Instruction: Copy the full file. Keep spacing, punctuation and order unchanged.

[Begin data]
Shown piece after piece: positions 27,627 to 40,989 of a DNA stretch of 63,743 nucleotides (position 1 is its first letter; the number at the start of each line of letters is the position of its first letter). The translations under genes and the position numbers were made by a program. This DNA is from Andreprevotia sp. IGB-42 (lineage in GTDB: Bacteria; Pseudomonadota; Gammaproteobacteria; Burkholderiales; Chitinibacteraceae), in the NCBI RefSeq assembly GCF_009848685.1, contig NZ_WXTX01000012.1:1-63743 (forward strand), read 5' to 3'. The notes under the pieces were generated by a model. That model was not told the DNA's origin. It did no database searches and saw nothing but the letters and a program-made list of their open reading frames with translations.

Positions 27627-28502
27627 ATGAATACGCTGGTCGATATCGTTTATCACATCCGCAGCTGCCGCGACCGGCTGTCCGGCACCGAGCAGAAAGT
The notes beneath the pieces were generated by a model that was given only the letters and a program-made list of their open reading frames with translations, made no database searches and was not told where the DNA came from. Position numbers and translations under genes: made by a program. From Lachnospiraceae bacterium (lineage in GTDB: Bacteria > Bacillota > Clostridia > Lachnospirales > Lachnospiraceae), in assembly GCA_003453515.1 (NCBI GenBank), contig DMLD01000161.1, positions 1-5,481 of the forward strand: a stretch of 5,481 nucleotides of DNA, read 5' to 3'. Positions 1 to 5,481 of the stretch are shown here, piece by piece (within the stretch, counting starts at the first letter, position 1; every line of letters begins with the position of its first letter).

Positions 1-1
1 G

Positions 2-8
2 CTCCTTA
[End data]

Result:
Shown piece after piece: positions 27,627 to 40,989 of a DNA stretch of 63,743 nucleotides (position 1 is its first letter; the number at the start of each line of letters is the position of its first letter). The translations under genes and the position numbers were made by a program. This DNA is from Andreprevotia sp. IGB-42 (lineage in GTDB: Bacteria; Pseudomonadota; Gammaproteobacteria; Burkholderiales; Chitinibacteraceae), in the NCBI RefSeq assembly GCF_009848685.1, contig NZ_WXTX01000012.1:1-63743 (forward strand), read 5' to 3'. The notes under the pieces were generated by a model. That model was not told the DNA's origin. It did no database searches and saw nothing but the letters and a program-made list of their open reading frames with translations.

Positions 27627-28502
27627 ATGAATACGCTGGTCGATATCGTTTATCACATCCGCAGCTGCCGCGACCGGCTGTCCGGCACCGAGCAGAAAGT
The notes beneath the pieces were generated by a model that was given only the letters and a program-made list of their open reading frames with translations, made no database searches and was not told where the DNA came from. Position numbers and translations under genes: made by a program. From Lachnospiraceae bacterium (lineage in GTDB: Bacteria > Bacillota > Clostridia > Lachnospirales > Lachnospiraceae), in assembly GCA_003453515.1 (NCBI GenBank), contig DMLD01000161.1, positions 1-5,481 of the forward strand: a stretch of 5,481 nucleotides of DNA, read 5' to 3'. Positions 1 to 5,481 of the stretch are shown here, piece by piece (within the stretch, counting starts at the first letter, position 1; every line of letters begins with the position of its first letter).

Positions 1-1
1 G

Positions 2-8
2 CTCCTTA